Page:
3 minute read
Inhale. You held your breath as you traveled through your pre-med bachelor’s degree, all-nighters studying for the MCAT, four years of med-school, an internship, several years of residency, and maybe even a few in fellowship. The light at the end of the tunnel is no longer just in sight–it’s here. You’re about to reach your final destination. A sunny coastline comes into view as you exit the dark expanse of said tunnel, and you’re free to finally catch your breath. Exhale. You’ve made it. Congratulations are in order!
You entered the workforce during the midst of the Covid-19 pandemic. The demands of your new career, paired with adapting to our changing world, along with all the burnout you’ve harbored from training, are all-together overwhelming. Each day, it gets harder and harder to pull yourself out of bed in the morning. You’re lethargic, so your eating habits have taken a hit. Your energy and motivation nose-dive as your body doesn’t have enough sustenance to tackle the day. You’re tired. You feel lost. You’ve dug yourself into a pit, and you simply can’t find the will to climb out of it. One day, a little too late, it dawns on you: this is what depression looks like.
You’re on your way to enjoy a long weekend with family in St. Louis for the Fourth of July. Grandpa rented a full-court volleyball net from the YMCA, and your niece has already broken the family into equally-matched teams. With sweat dripping down her brow, your daughter sets you up for the perfect kill. Your arms wind back as your body leans forward. Left, right, left–you leap off the ground and send the volleyball into a hard-drive over the net towards their weakest teammate (your wife). As you land, pain shoots through your leg, and settles in your knee. Your wife calls it karma; the doctor calls it knee-replacement surgery.
You’re sitting in the waiting room at the OBGYN for a routine check-up. After your mammogram, something didn’t seem quite right. The observing nurse isn’t the best at masking her expressions yet, and you begin to worry when she leaves the room whispering to your doctor. Moments later, they return with the radiologist and several x-rays, each from a different angle, each marked with a red circle around a dime-sized, white piece of tissue. After a brief pause and several scattered glances searching for a place to start, the radiologist breaks the news that has already become abundantly clear. Cancer.
The majority of Americans estimate their chance of becoming disabled throughout their career to be around one to two-percent. Largely, this stems from the misconception that disability most commonly results from catastrophic events such as fatal car accidents, but that’s simply not the case. For every 1,000 miles driven, a person only has a 1 in 366 chance of getting in an accident. Regardless of these odds, unfortunately, every seven seconds a working-aged American confronts the beginning of a long-term disability.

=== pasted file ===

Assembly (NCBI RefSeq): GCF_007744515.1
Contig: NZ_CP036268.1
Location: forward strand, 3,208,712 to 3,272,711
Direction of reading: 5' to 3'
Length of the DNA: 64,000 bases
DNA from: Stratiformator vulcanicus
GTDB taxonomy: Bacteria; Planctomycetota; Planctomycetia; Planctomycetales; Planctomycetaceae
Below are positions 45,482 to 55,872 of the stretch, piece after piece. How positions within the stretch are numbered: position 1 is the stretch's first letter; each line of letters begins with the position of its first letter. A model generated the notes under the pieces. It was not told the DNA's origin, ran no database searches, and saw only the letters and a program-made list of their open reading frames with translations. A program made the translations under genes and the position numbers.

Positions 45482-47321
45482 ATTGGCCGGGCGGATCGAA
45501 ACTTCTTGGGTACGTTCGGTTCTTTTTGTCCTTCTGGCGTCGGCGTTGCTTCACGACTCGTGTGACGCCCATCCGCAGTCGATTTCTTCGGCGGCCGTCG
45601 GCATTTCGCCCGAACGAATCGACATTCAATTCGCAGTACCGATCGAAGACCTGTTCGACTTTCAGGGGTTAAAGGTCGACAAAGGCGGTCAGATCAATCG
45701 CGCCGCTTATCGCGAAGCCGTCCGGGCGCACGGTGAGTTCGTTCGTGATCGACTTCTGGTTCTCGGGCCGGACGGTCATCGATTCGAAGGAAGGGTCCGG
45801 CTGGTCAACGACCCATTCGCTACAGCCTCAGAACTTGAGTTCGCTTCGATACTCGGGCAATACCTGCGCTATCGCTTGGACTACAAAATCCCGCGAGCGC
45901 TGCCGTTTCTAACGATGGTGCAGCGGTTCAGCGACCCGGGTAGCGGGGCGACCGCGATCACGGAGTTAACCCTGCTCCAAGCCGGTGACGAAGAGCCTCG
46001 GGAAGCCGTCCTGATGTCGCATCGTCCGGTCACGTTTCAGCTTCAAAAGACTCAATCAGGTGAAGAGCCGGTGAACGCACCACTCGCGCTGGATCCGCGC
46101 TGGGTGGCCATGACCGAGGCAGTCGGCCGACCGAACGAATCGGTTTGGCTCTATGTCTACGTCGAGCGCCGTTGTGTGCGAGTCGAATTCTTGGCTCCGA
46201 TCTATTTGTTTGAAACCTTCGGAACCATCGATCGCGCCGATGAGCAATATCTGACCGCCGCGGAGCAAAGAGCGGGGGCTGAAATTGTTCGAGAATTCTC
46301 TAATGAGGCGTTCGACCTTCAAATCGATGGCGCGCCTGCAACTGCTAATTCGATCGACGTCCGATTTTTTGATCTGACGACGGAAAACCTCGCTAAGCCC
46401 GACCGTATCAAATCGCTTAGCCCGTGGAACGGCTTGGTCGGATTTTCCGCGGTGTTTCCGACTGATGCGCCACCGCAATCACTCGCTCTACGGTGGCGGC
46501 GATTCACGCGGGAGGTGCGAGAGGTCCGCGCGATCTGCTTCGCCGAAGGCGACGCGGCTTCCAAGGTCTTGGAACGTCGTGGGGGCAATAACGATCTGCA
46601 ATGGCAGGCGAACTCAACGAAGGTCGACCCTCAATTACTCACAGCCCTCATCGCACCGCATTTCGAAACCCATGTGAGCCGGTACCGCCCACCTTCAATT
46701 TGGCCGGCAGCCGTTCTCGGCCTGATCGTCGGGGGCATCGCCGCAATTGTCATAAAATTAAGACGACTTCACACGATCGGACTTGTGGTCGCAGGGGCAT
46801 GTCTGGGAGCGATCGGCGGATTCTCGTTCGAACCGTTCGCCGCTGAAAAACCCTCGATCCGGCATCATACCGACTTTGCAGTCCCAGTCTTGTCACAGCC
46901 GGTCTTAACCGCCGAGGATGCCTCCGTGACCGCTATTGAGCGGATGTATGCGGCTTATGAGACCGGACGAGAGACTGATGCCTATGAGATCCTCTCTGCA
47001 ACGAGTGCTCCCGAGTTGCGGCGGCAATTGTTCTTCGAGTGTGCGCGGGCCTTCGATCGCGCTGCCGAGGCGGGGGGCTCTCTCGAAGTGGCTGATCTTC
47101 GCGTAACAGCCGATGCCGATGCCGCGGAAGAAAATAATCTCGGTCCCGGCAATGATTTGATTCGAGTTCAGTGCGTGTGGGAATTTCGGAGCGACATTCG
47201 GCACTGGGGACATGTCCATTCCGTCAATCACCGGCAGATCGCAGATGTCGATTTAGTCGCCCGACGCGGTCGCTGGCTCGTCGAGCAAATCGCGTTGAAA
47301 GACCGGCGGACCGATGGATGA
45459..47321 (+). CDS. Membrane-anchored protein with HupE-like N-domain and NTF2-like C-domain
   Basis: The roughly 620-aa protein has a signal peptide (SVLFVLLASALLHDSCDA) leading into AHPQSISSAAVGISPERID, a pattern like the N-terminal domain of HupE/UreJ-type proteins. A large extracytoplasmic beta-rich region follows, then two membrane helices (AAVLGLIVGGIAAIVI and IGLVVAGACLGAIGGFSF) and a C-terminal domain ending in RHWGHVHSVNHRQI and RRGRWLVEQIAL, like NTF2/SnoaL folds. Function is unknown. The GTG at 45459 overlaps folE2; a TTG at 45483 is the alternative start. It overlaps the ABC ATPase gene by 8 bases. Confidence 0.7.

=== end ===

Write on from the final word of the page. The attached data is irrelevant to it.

There is no shortage of statistics that show a person is much more likely to become disabled by illnesses, mental or physical, and injuries such as those described in the scenarios above.
In fact, according to the CDC, 61 million adults in the United States are living with disability, accounting for 18.5% of our country’s population. Of that number, 50% are between the ages of 18-64 years old.
The reality is that more than 25% of today’s 20-year-olds will become disabled for at least one year of their life, before they reach retirement. Some will be out of work for just a few weeks, but others with more serious conditions will take years to recover.
In a perfect world, we’d tell you to sign up for disability insurance the day before you become disabled. Unfortunately, that eutopia doesn’t exist. Despite the amount of hard work you’ve dedicated to planning your future, none of us know when disability may strike.
At Pattern, we advise doctors to find a policy that fits their needs while they’re still young and healthy. If you apply for disability insurance while still in training, our agents can help you find discounts of 20-40% off the lifetime of your policy.
We believe that as doctors make better decisions, people’s lives are changed. As a result of that value, we’ll help you compare quotes from “the big six” insurers who offer true own-occupation disability insurance. With us, you can rest assured that no matter what life throws your way, your income is covered. Because if your income isn’t protected–then what really is?
Your days of living with tunnel vision are over. Now that you have cell service, hop online and head to patternlife.com to request your quotes! Our agents will answer any questions you may have and explain all that tricky terminology. Before you know it, you’ll be sitting on that coast with your toes in the sand, sighing in relief, knowing that we’ve got you covered.